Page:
For me, the scariest part of Ceremony of Flies is when Emily finds the little boy she’s rescued and fallen in love with drowning in the Salton Sea. For those unfamiliar with the nastiest pus hole on earth, the Salton Sea is the largest accidentally created salt water sea on the planet. It is unnatural in every way. Because it’s in the desert, temperatures in summer often rise to more than 120 degrees. Extremely high salinity gives it the consistency of watery Jell-O. Fish and water birds die in large numbers, which give the sea the aroma sometimes noticed as far away as San Diego. Somehow these creatures manage to reproduce enough to supply the shore with a constant stock of rotten maggot infested corpses. The thought of diving into something this disgusting is scary enough, but to have a child you love in danger of drowning in it magnifies the terror even more. To write this scene, I called upon a memory of the day my son, when he was three or so, managed to open the gate to our back yard. When I looked out the window he was toddling at full speed across the apartment complex toward the pool. Time moves in a crazy way when that kind of fear takes over. I ran as fast as I ever had. It felt slow, like slow motion. When I’d covered half the distance between us, his bobbing head disappeared. The absolute worst thing was no longer going to happen. It had happened. And I had to contain the panic to achieve the best possible outcome. Think — breathe — RUN!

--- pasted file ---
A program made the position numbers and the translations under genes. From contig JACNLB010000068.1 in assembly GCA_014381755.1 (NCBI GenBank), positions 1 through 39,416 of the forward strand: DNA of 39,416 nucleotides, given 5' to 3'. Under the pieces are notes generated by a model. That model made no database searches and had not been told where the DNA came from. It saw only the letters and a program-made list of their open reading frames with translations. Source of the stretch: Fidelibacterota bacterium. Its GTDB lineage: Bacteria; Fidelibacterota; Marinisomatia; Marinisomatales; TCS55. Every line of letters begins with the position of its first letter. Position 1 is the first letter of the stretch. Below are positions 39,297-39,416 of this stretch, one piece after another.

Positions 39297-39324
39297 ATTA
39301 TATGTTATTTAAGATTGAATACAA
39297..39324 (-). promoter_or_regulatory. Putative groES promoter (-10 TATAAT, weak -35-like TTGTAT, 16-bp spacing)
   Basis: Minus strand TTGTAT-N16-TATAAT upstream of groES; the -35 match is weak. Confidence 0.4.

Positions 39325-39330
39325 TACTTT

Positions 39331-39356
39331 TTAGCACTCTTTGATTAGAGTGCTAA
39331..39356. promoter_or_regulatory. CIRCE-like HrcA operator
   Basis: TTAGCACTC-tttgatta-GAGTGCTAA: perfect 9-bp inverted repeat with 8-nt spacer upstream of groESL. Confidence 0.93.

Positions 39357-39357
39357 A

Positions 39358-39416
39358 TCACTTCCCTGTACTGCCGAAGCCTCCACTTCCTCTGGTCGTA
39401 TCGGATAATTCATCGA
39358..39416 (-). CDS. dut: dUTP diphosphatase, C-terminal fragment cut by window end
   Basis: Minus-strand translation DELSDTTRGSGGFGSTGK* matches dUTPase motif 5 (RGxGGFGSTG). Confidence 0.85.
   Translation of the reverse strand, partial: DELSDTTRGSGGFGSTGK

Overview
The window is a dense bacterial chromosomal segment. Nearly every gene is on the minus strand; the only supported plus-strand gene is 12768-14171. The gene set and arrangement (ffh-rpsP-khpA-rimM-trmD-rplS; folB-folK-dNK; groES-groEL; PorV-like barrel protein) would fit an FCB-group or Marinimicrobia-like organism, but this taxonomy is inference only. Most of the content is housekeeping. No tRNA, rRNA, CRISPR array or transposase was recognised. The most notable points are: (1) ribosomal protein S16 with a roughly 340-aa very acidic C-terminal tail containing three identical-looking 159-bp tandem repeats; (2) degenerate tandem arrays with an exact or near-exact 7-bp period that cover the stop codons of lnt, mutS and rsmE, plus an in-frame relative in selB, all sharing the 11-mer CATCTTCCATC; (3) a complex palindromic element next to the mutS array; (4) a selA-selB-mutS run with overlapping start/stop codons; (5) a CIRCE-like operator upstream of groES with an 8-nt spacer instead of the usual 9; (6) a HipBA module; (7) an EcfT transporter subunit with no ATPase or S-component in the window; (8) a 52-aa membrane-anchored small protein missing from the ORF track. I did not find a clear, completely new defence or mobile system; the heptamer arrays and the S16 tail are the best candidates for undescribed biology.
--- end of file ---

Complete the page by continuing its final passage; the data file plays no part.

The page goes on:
Ceremony of Flies, published by DarkFuse, is available July 8th in ebook and limited edition hard cover. I hope you’ll read it and let me know what you think the scariest part is.

Oh, and my son was fine. A neighbor caught him as he jumped in and sat with him at the edge of the pool until I got there. Kids are freaking scary.

Kate Jonez: Website / Twitter / Facebook / Goodreads

Ceremony of Flies: Amazon / DarkFuse / Goodreads

Kate Jonez writes dark fantasy fiction. Her Bram Stoker Award ® nominated novel Candy House is available at Amazon in print and ebook. Ceremony of Flies is forthcoming from DarkFuse in July 2014. She is also chief editor at Omnium Gatherum, a small press dedicated to providing unique dark fantasy, weird fiction or literary dark fiction in print and ebook. Three Omnium Gatherum books have been nominated for Shirley Jackson Awards. Kate is a student of all things scary and when she isn’t writing she loves to collect objects for her cabinet of curiosities, research obscure and strange historical figures and photograph weirdness in Southern California, where she lives with a very nice man and a little dog who is also very nice but could behave a little bit better.

GENERAL SLOCUM’S GOLD E-book Available for Kobo

GSG-ebookcover nook

Yesterday, I announced that my Bram Stoker Award-nominated novelette General Slocum’s Gold is finally available as an e-book for Kindle and Nook. Today, we can add Kobo to the list!

I’m still looking into getting it listed on iBooks, too. In the meantime, you can learn more about General Slocum’s Gold here.

GENERAL SLOCUM’S GOLD Now Available for Nook, Too!

GSG-ebookcover nook

Well, that was faster than I expected! The brand new General Slocum’s Gold e-book is now available for Nook! (In addition to being available for Kindle, which I mentioned earlier today.)

Coming soon: e-book editions for Kobo and iBooks!

In the meantime, here’s more information about General Slocum’s Gold.